Sedelius is the Principal Investigator of a comparative project on government performance and semi-presidentialism in Eastern Europe granted by the Swedish Research Council, 2015-2018. He is a steering committee member of the Standing Group on Presidential Politics in the European Consortium of Political Research (ECPR). He supervises PhD students and teaches comparative politics and international relations at Dalarna University.
Projects: Security Sector Reform and Constitutional Transitions in Emerging Democracies and Security Sector Oversight: Protecting Democratic Consolidation from Authoritarian Backsliding and Partisan Abuse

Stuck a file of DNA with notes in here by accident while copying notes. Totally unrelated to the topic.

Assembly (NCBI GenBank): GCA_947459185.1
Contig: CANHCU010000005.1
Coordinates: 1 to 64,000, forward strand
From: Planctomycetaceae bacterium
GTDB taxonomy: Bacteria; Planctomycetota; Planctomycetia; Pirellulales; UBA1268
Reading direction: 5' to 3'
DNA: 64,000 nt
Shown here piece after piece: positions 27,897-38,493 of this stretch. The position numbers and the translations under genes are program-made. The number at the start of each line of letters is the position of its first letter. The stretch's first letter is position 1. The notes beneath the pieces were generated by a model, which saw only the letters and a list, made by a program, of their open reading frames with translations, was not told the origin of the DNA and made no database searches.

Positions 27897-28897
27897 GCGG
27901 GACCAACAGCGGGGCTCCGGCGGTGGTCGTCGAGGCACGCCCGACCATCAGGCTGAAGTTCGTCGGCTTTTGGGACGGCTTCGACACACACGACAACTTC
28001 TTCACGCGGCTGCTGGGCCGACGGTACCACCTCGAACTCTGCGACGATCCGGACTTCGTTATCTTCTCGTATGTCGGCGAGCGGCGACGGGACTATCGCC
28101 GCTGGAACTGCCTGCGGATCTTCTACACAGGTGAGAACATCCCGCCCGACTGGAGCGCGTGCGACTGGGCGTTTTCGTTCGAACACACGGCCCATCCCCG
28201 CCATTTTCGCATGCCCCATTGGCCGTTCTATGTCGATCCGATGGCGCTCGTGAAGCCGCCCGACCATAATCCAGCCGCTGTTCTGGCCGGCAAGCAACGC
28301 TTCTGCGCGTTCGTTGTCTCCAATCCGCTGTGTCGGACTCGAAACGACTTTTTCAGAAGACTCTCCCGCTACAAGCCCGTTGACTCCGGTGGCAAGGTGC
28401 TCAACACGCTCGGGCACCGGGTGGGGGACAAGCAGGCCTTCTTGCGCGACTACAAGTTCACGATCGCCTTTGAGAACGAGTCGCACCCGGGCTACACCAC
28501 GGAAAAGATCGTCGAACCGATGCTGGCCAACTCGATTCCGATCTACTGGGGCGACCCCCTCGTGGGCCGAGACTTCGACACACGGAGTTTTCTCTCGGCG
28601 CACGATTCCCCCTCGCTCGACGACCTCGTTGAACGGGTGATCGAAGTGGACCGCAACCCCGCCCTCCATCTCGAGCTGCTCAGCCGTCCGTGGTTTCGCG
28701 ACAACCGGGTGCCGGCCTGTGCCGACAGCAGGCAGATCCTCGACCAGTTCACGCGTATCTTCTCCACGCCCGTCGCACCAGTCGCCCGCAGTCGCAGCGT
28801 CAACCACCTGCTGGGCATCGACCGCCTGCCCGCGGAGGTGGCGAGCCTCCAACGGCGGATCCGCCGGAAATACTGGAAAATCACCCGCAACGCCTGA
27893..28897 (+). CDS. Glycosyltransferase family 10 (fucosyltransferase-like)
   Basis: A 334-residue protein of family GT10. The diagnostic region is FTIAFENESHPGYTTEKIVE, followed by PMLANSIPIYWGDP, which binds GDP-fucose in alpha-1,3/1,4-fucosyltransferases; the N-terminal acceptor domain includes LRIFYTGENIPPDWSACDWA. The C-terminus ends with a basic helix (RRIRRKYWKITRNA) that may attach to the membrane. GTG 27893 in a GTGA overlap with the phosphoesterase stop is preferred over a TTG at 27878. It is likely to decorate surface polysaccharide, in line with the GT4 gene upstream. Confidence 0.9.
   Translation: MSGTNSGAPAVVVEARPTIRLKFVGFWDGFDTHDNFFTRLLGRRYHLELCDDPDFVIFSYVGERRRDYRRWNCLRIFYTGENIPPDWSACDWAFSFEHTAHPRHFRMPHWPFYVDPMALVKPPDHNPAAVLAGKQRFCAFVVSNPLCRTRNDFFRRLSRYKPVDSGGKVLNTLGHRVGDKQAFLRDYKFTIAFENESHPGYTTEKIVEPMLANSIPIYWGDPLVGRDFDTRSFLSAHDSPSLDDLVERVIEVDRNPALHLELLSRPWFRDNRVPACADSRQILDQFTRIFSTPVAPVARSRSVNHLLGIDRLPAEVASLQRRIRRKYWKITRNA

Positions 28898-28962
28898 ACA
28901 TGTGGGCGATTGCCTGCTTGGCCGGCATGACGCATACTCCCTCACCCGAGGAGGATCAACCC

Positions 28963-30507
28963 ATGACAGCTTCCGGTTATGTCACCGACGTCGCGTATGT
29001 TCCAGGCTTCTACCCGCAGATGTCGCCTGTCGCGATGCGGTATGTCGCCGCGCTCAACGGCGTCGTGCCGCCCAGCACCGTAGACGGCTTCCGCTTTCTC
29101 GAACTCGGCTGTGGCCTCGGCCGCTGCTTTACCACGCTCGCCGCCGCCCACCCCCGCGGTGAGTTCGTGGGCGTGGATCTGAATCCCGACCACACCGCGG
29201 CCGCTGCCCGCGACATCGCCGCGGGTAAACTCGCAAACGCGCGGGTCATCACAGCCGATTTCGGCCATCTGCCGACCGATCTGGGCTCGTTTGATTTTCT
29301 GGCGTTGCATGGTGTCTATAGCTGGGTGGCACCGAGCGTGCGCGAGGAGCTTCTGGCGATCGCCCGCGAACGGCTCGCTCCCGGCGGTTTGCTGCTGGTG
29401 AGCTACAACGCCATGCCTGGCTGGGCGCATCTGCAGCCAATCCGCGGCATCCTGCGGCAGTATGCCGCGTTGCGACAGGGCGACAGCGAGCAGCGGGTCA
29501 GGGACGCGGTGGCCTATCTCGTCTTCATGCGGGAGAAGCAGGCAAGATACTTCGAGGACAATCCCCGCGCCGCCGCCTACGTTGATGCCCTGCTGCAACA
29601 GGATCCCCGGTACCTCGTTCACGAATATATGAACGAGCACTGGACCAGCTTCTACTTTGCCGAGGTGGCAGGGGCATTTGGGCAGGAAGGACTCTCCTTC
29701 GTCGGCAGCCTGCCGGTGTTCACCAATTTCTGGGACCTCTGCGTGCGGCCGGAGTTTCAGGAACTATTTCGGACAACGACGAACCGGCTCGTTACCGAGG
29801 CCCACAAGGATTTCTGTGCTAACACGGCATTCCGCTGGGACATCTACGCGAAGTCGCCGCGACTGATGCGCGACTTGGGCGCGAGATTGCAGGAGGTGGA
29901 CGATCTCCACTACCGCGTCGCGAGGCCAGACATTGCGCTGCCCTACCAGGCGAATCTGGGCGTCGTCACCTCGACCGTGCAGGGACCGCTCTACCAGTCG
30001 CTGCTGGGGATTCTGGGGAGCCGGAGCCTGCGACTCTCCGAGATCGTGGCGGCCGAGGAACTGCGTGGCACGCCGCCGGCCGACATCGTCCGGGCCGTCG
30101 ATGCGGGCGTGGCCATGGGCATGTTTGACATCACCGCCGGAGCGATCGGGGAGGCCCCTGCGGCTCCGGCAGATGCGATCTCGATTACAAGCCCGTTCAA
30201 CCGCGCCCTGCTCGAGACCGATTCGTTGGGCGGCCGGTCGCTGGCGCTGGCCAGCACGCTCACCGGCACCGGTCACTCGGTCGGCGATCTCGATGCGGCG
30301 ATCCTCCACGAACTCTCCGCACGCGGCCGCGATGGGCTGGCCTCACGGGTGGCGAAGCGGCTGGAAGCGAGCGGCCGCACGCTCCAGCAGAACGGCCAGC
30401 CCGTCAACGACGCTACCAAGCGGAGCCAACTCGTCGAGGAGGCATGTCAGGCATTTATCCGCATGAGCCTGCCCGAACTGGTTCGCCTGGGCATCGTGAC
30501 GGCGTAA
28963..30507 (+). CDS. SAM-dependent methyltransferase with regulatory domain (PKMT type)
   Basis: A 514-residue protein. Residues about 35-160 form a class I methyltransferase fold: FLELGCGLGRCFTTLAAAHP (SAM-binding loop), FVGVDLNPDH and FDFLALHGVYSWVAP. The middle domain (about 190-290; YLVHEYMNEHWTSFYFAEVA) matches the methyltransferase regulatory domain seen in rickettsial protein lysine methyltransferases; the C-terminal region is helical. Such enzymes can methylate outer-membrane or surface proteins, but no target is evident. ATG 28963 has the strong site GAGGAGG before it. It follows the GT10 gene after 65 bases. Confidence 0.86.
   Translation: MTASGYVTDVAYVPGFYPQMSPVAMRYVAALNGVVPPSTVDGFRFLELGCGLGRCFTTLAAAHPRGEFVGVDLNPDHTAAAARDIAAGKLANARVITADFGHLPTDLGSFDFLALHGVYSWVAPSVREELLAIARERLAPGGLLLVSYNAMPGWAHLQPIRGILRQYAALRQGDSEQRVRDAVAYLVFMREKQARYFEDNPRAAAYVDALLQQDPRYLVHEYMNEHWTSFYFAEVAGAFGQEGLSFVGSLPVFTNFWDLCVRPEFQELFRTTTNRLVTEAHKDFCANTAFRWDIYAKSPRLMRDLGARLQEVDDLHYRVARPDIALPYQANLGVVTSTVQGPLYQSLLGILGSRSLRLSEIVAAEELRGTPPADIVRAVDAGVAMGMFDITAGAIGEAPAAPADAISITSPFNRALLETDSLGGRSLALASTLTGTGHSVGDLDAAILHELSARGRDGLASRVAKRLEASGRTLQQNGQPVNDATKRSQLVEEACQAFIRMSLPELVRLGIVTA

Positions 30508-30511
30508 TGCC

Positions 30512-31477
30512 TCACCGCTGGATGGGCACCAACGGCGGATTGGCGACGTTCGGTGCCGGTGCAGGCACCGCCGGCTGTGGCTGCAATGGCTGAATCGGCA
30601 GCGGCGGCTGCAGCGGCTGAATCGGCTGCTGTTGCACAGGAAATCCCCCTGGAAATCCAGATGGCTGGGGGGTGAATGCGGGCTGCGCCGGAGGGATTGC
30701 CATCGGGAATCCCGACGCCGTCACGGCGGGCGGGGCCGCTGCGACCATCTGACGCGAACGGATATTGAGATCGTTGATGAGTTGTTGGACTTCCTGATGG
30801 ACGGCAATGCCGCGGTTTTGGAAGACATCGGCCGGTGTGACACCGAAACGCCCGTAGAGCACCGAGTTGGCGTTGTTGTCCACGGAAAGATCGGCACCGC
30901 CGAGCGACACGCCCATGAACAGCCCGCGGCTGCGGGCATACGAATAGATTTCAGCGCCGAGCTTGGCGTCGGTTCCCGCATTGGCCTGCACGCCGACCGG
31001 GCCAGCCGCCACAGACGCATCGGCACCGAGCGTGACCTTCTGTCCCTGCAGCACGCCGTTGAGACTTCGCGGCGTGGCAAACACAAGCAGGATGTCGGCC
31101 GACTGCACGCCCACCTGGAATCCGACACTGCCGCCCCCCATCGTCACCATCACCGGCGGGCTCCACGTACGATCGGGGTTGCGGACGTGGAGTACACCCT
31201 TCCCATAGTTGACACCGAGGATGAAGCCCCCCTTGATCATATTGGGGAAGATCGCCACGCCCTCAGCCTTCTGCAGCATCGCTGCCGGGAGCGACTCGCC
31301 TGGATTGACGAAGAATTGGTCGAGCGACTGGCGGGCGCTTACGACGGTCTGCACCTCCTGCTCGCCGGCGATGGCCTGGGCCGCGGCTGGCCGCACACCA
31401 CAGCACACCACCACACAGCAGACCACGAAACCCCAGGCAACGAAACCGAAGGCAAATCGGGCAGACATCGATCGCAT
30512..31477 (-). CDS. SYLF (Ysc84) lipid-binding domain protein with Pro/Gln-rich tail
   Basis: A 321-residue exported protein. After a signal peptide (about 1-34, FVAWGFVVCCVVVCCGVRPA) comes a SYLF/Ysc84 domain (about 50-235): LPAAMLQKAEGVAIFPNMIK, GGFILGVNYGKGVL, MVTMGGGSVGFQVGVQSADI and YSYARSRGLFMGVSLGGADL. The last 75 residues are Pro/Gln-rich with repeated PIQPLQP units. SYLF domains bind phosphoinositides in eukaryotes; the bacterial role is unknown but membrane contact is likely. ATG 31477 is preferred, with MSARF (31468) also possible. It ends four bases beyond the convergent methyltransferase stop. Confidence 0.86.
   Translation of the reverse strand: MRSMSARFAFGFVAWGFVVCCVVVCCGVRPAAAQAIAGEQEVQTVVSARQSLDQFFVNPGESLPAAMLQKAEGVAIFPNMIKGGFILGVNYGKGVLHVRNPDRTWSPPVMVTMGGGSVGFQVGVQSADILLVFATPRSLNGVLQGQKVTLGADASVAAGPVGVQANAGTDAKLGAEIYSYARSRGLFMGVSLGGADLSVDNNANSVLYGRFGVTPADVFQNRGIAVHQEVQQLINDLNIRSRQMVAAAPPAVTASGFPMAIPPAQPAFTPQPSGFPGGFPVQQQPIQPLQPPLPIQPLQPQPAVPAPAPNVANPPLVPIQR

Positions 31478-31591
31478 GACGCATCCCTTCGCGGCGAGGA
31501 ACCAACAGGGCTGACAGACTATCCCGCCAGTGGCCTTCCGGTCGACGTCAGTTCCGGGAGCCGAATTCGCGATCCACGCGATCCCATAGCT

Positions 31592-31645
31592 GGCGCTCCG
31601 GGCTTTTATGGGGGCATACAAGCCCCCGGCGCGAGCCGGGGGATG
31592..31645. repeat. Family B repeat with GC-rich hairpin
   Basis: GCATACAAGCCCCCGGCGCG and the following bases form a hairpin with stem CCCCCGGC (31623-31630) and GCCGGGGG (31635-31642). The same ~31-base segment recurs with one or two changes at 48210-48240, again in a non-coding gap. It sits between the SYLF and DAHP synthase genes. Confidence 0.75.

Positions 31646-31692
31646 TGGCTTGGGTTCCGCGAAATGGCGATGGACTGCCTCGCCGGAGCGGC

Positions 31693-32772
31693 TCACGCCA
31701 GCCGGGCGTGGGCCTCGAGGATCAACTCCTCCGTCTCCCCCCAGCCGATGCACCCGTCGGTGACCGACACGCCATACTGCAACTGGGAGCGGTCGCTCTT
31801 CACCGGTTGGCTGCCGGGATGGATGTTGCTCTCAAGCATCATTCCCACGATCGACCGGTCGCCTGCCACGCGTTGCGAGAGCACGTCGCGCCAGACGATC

Richard Stacey previously served as Director of Research at Constitutional Transitions and is now an Assistant Professor at the Faculty of Law, University of Toronto. He holds a PhD from New York University’s Institute for Law and Society and bachelors degrees in political theory and law from the University of the Witwatersrand in Johannesburg, South Africa. He served as law clerk to Justice Kate O’Regan and Justice Bess Nkabinde at the Constitutional Court of South Africa, and has taught courses in political theory, constitutional law, administrative law and human rights at the University of Witwatersrand, the University of Cape Town and the City University of New York Law School. He was involved in an advisory capacity in constitutional transitions in Kenya (2009), Tunisia (2012-14), Egypt (2013) and Libya (2013). His work has appeared in a number of journals of law and political theory, the multi-author reference work Constitutional Law of South Africa (of which he acts as co-editor), and in books on constitutional design, land reform, and women’s rights.